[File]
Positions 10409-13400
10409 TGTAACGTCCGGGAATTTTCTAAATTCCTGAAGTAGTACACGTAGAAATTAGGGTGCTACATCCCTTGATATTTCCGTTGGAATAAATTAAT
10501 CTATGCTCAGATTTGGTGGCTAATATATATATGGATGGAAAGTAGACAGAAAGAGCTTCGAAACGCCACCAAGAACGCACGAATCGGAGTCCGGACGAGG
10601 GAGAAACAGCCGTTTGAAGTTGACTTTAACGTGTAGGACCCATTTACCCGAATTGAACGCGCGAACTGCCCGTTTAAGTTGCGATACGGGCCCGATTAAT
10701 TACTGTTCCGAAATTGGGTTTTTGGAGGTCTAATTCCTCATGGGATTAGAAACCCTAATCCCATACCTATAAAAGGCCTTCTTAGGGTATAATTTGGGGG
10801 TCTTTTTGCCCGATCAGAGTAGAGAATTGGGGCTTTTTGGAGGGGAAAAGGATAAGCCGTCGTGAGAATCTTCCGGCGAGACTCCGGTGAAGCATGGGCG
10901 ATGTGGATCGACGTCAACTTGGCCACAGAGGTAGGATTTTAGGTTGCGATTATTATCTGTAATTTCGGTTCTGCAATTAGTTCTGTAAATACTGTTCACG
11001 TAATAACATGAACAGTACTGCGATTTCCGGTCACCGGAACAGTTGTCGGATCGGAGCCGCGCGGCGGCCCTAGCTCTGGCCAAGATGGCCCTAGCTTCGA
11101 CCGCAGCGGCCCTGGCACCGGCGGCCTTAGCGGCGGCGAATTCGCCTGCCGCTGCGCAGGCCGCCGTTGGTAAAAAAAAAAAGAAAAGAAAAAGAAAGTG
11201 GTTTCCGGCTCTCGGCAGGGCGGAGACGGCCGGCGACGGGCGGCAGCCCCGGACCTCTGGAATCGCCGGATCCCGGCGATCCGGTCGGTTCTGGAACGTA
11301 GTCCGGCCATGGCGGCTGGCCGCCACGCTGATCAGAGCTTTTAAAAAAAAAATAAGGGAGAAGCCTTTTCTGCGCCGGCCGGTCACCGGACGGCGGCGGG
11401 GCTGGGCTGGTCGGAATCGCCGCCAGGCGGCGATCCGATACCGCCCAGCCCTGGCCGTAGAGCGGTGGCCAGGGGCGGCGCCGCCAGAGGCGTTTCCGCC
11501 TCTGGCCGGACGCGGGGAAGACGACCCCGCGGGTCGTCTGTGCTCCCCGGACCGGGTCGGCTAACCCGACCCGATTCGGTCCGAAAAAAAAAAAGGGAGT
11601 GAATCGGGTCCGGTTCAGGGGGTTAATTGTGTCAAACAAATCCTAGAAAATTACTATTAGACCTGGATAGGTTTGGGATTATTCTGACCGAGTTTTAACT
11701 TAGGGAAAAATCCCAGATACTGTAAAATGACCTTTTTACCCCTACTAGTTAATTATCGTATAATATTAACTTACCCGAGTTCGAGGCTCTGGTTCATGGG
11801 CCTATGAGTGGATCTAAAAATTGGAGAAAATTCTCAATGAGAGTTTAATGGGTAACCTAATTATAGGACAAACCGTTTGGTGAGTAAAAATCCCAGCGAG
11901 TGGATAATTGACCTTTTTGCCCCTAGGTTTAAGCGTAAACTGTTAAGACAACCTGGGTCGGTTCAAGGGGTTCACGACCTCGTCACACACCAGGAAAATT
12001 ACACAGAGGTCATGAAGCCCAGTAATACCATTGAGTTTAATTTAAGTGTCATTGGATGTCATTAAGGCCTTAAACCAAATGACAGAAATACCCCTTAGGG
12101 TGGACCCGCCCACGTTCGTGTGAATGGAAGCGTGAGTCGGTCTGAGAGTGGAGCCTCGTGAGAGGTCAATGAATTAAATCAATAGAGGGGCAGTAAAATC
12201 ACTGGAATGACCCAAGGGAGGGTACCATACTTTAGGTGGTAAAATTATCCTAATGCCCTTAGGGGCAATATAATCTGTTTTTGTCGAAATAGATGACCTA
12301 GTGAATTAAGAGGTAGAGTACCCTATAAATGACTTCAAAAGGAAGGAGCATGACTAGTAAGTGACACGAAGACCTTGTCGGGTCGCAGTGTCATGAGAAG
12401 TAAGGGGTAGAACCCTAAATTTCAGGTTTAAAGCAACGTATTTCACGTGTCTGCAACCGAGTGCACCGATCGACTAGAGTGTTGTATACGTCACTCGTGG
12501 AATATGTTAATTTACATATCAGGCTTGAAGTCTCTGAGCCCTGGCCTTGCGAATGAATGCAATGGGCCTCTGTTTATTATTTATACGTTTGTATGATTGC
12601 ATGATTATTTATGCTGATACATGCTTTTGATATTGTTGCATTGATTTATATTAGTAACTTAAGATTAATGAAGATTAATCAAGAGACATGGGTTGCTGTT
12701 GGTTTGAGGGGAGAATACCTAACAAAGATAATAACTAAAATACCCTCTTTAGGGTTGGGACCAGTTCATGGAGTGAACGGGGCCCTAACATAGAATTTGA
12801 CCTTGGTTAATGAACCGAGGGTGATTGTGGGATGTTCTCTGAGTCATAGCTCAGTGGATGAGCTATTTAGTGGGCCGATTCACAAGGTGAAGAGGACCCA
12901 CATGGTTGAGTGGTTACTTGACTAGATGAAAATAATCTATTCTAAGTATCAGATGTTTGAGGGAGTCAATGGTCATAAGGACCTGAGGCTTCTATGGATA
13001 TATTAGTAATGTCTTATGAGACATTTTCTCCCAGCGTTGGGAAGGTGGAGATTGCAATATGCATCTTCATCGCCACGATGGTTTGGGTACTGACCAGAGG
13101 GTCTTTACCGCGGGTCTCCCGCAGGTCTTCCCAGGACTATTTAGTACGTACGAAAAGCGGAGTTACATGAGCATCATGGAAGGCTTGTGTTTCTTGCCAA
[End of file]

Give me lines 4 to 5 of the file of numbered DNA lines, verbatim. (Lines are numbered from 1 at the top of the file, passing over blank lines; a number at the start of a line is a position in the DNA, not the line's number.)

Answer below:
10601 GAGAAACAGCCGTTTGAAGTTGACTTTAACGTGTAGGACCCATTTACCCGAATTGAACGCGCGAACTGCCCGTTTAAGTTGCGATACGGGCCCGATTAAT
10701 TACTGTTCCGAAATTGGGTTTTTGGAGGTCTAATTCCTCATGGGATTAGAAACCCTAATCCCATACCTATAAAAGGCCTTCTTAGGGTATAATTTGGGGG